All-Digital AM Tests on the Table

Members of the NAB Radio Engineering Committee are pondering testing iBiquity Digital’s all-digital AM system.


The idea is one of several that has been bandied about, I hear, as part of the overarching goal of helping medium- and small-market AMs without a powerful signal to remain economically viable.

Beasley has committed to finding a station to test on and at least two other broadcast groups have as well, Beasley Vice President of Engineering/CTO Mike Cooney tells me.


The key is finding an underperforming station and turning off the analog temporarily in order to test the all-digital system, both day and night.   


Years ago, I remember iBiquity conducted tests of its AM all-digital technology and anecdotally reported an increase in coverage. But that was with the HD gear of several generations ago. It would be interesting to see all-digital AM performance with the HD Radio gear of today.


IBiquity has also said for years that the interference issues inherent with the AM band could potentially be improved with an all-digital system.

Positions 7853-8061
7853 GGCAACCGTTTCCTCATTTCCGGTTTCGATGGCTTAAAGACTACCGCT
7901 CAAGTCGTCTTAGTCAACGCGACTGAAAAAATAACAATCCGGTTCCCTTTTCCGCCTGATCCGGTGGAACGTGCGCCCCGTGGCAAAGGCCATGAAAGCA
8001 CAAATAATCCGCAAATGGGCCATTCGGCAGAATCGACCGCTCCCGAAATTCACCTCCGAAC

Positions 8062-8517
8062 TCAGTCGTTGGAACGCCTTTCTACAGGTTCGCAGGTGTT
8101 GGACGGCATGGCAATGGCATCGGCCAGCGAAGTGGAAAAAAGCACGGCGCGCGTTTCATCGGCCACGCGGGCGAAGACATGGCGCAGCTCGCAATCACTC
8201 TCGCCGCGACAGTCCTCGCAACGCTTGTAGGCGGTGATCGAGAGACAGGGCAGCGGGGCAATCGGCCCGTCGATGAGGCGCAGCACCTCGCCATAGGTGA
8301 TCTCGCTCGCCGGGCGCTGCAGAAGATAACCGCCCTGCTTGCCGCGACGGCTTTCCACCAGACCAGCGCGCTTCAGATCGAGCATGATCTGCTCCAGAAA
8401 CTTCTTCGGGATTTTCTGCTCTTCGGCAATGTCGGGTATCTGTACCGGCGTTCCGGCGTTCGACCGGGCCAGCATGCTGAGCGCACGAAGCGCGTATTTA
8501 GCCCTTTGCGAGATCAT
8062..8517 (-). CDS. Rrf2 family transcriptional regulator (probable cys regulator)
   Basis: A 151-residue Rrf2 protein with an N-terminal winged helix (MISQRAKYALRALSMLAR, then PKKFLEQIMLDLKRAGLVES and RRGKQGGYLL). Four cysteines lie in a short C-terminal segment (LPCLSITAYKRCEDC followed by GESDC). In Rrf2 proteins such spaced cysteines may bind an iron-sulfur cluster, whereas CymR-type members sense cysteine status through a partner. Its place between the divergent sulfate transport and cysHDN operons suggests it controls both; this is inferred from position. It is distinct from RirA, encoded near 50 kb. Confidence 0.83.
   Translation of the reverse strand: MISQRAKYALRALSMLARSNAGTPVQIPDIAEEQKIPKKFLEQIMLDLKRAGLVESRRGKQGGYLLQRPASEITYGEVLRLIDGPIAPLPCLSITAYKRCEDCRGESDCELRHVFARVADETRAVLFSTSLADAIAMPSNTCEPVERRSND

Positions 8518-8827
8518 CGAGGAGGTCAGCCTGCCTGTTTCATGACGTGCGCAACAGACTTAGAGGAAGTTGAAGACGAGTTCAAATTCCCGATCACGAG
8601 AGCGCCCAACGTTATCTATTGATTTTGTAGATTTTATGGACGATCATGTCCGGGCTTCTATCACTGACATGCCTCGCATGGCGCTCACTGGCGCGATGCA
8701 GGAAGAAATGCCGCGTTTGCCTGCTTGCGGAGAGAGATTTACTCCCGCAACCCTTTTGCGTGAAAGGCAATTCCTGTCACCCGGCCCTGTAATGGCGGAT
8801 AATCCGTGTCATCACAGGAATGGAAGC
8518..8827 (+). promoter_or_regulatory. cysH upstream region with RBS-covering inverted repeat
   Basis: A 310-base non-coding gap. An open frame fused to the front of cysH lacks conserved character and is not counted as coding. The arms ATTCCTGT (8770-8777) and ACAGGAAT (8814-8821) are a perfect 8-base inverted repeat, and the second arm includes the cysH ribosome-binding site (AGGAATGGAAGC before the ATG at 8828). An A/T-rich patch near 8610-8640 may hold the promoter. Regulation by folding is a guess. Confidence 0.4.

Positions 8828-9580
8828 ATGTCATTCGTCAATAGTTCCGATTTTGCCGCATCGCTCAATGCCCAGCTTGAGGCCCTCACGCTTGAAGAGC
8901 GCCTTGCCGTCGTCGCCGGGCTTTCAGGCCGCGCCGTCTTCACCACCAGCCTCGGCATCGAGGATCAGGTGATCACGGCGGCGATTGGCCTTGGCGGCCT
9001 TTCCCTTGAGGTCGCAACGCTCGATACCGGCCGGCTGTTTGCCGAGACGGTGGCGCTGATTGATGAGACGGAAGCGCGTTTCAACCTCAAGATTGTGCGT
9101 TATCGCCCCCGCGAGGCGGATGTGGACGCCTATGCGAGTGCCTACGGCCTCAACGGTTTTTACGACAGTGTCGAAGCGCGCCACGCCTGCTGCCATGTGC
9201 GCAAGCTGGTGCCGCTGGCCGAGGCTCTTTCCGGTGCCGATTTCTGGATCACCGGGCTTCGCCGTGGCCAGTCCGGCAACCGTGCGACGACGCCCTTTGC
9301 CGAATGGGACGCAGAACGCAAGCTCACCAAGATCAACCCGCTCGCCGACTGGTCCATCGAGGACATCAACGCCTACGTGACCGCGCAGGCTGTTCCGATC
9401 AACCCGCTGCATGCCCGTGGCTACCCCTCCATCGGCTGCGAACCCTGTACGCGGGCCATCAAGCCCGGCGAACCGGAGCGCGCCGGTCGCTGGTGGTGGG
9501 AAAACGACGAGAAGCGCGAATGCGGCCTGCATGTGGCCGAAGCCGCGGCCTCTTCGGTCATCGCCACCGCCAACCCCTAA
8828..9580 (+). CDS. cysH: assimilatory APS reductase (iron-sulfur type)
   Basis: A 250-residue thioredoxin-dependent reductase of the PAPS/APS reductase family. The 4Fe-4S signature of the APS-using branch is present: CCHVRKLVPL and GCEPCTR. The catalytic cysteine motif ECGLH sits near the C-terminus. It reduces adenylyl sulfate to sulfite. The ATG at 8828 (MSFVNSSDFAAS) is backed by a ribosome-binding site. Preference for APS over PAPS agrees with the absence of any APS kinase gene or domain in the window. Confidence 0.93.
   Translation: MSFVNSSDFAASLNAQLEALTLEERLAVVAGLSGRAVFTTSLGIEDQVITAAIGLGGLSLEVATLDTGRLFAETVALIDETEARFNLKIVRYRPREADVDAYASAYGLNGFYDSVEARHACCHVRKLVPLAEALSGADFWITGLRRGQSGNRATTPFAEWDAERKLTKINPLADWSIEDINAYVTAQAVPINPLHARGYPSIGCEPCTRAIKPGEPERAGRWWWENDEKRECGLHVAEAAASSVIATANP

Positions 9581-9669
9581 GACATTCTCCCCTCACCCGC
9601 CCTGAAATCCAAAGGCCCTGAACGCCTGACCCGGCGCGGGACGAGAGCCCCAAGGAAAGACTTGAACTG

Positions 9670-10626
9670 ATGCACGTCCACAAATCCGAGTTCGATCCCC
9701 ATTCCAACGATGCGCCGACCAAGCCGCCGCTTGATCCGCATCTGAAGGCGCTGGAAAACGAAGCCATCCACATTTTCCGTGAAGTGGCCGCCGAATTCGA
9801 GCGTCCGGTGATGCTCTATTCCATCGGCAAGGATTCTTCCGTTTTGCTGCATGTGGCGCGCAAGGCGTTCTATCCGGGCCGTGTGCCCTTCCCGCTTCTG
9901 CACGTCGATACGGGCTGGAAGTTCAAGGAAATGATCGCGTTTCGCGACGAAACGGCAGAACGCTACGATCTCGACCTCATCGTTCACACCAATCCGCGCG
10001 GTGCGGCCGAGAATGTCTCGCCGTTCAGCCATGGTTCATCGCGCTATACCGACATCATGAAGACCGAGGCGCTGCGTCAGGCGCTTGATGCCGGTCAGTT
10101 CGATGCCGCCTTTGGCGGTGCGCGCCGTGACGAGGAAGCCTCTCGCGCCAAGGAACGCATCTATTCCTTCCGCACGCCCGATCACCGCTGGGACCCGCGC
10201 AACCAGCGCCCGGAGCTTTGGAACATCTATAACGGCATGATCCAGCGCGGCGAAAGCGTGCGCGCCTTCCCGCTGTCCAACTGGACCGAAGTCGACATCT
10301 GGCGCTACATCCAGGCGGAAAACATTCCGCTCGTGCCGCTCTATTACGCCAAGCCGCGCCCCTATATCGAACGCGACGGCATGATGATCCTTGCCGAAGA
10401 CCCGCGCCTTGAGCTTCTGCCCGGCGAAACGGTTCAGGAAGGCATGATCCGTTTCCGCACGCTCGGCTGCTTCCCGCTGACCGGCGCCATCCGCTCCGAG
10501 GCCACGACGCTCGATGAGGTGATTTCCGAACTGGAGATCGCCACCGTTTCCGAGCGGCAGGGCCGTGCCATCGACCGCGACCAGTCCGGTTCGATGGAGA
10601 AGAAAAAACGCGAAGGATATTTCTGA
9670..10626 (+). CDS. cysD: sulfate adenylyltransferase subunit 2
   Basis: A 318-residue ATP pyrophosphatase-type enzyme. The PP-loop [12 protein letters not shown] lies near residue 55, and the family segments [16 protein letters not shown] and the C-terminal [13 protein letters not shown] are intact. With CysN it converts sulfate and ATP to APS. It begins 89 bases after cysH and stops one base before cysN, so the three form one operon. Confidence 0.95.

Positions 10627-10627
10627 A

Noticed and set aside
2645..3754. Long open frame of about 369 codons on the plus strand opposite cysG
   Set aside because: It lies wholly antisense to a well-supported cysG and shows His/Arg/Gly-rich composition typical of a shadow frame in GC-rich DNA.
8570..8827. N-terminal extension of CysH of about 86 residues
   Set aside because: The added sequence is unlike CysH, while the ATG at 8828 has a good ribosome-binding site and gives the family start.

Other potential upsides? With all-digital “your bandwidth goes from 30 kHz back town to 20 kHz,” said Cooney, who adds an all-digital AM system also requires less transmission power.


Granted, some AMs may need equipment upgrades to make an all-digital chain work, however, knowing what you’d need would help you plan, I think.


Beasley is especially interested in results, having previously turned off the digital on several of its AMs due to interference concerns, we’ve reported.


The idea of the testing is to get some real-world data over a sustained period of time and quantify the results. “We would do before-and-after signal measurements to compare analog and digital coverage differences,” he tells me. Testing would also determine whether an all-digital signal caused any first-adjacent interference, or improved existing interference.


Drive tests would be conducted in rural and city areas in several markets.


Committee members still need to identify test stations.


The idea of testing the all-digital system is intriguing as struggling AM owners try different things to keep their stations relevant as consumers increasingly turn their attention to FM and online options. While big-market AM powerhouses remain profitable, the economic picture is not so rosy for other AMs, some of which have increasingly turned to rebroadcasting their signal on FM translators.


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